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Sourcing Cooking pans / Cauldrons

Posted: Sun Apr 10, 2011 3:55 pm
by Frances Perry
I'm looking for suppliers of cauldrons / cooking pots suitable for 15th century re-enactment.

and

if anyone has one they wish to sell - but no old knock-off jam pans and witches pentagram cauldrons please!!!

Thanks for your help

Re: WLTB: Cooking pan / Cauldron

Posted: Sun Apr 10, 2011 7:41 pm
by James The Archer
http://www.historiccastings.co.uk/, could try here have some very nice looking bits of kit

Re: WLTB: Cooking pan / Cauldron

Posted: Sun Apr 10, 2011 8:16 pm
by bigrich72
http://www.greenleaf-workshop.co.uk/

Graham Makes Very Nice Couldrons and cooking pots.

Re: WLTB: Cooking pan / Cauldron

Posted: Mon Apr 11, 2011 12:11 pm
by Mark Griffin
Wayne at Past Links has made me a good range of skillets and pans

Past Lincs Historical Furniture: 75 Lincoln Road, Ruskington, Sleaford, Lincolnshire, NG34 9AR Tel: 01526 833 737. E-mail: pastlincs@aol.com

Re: Sourcing Cooking pans / Cauldrons

Posted: Mon Jul 18, 2011 4:53 pm
by Graham Ashford
Probably a little late to the game on this one, but thanks for the reference above.

Here's a couple of images of a recent cauldron in case it helps, this one was raised from a 14g (1.9mm) mild steel and is about 9 inches across (IIRC):

Image

Image

In case you can't see the images here's the gallery: http://www.greenleaf-workshop.co.uk/gallery/index.php

Re: Sourcing Cooking pans / Cauldrons

Posted: Tue Jul 19, 2011 11:34 am
by Langley
Frances - are you aware of the discussion on her from some time back about Cast Iron not being right for 15th C? Rivetted bronze or earthenware seemed to be the consensus.

Re: Sourcing Cooking pans / Cauldrons

Posted: Tue Jul 19, 2011 3:06 pm
by Grymm
Langley wrote:Frances - are you aware of the discussion on her from some time back about Cast Iron not being right for 15th C? Rivetted bronze or earthenware seemed to be the consensus.


Cast bronze is good too.

Re: Sourcing Cooking pans / Cauldrons

Posted: Thu Dec 01, 2011 12:48 pm
by r33nact0r
As a time-served metalsmith of 46 years standing, and an med reenactor, I have an interest in the production of steel which is made by re-melting pig iron. As part of the process, a certain amount of cast iron - in an undesirable form, but sometimes including a usable amount of "malleable" cast iron, is produced if temperatures, and the re-addition of carbon are not carefully controlled, along with Phosphorus and Sulphur which may be introduced as contaminants. In the 15C cast iron was itself seen as a contaminant and it's inherent strengths were not recognised. For this reason, cast iron was very rarely used. Instead, cast bronze was substituted when items such as cauldrons or cooking pans were required. Cast iron did not become popular until around the late 17C. I would be interested to hear the opinions of other craftsmen on this rather thorny subject. PS as a warning, please, if you have a bronze pot or cauldron, do not eat food from it, as there is a danger of verdigris poisoning from the copper content which can leach during heating: also there may be lead content, also very dangerous.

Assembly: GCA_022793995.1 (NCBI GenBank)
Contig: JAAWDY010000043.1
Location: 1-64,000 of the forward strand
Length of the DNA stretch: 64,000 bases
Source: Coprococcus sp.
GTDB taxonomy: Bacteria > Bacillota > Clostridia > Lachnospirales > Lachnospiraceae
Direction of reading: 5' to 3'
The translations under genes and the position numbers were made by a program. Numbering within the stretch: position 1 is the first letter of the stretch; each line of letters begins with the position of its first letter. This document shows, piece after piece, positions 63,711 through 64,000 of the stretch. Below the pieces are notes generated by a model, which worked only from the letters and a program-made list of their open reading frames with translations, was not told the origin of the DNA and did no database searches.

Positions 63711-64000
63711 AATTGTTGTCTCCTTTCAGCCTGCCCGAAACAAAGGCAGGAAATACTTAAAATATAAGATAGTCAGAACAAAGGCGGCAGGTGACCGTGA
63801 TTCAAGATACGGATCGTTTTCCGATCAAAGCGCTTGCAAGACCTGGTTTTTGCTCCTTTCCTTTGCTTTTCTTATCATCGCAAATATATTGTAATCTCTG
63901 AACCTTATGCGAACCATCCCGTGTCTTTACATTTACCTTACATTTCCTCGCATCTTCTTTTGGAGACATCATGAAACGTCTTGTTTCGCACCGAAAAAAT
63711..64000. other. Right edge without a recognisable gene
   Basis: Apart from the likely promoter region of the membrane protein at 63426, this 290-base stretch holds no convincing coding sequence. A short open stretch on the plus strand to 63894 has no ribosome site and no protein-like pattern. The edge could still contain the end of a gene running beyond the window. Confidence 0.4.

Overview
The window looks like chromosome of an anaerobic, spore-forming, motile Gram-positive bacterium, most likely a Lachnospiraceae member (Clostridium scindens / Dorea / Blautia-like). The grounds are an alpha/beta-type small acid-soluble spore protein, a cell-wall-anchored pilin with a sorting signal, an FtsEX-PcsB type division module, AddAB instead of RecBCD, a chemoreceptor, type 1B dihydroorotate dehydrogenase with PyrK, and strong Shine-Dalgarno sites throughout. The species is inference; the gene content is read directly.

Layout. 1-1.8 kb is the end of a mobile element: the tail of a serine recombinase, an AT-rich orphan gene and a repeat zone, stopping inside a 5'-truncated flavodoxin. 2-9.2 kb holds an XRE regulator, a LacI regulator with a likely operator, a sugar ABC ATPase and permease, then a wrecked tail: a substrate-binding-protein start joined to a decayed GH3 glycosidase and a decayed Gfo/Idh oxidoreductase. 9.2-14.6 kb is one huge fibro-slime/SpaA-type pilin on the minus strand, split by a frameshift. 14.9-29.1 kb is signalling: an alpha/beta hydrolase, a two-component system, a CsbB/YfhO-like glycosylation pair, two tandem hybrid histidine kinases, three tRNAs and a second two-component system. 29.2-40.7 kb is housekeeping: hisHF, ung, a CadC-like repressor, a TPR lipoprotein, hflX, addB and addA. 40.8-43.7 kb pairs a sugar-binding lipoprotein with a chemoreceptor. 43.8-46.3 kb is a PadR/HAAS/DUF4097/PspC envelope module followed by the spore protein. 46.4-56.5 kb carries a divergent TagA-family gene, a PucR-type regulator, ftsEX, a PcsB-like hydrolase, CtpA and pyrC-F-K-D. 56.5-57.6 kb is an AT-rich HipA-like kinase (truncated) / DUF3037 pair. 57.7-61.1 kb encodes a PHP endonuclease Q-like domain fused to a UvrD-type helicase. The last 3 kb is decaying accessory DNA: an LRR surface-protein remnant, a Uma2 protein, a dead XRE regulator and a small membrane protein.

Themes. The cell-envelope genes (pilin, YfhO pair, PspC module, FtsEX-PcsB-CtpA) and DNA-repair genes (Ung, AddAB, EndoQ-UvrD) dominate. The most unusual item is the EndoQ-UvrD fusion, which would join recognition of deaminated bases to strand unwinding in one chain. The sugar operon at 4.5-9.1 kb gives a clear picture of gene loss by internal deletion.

Re: Sourcing Cooking pans / Cauldrons

Posted: Fri Dec 02, 2011 10:19 pm
by Grymm
Bronze is potentially dangerous but keeping it clean and bright inside, scouring it well and finishing with an acid (vinager or lemon juice) a good rinse and thorough drying, helps minimise any risks as does never letting food cool in it, once cooked transfer to 'good pot'.
As someone who for the last 10yrs has been cooking and eating from bronze regularily (minimum of one weekend a month and frequently a week at a time) it's never done me any AAAAAAAAAAAAAAAAAAAAAAAAAAARGH THE SPIDERS! STOP THE SPIDERS! THEY'RE EATING MY BRAIN! harm.

Re: Sourcing Cooking pans / Cauldrons

Posted: Thu Dec 12, 2013 4:37 pm
by Mark Griffin
old knock-off jam pans


depends how old of course. I have a couple of originals I use for later eras and they are spot on. Post civil war, apart from slight changes in shape and how the handle attaches they match provenanced ones and pictorial sources.

Alternatively you can still get original bronze skillets for a good price.

But all need the Grymm method of cleaning or you get the same WEEEEEE DADDY I"M RIDING A LOBSTER!!!!!!!! effect.

Re: Sourcing Cooking pans / Cauldrons

Posted: Thu Dec 12, 2013 4:39 pm
by Mark Griffin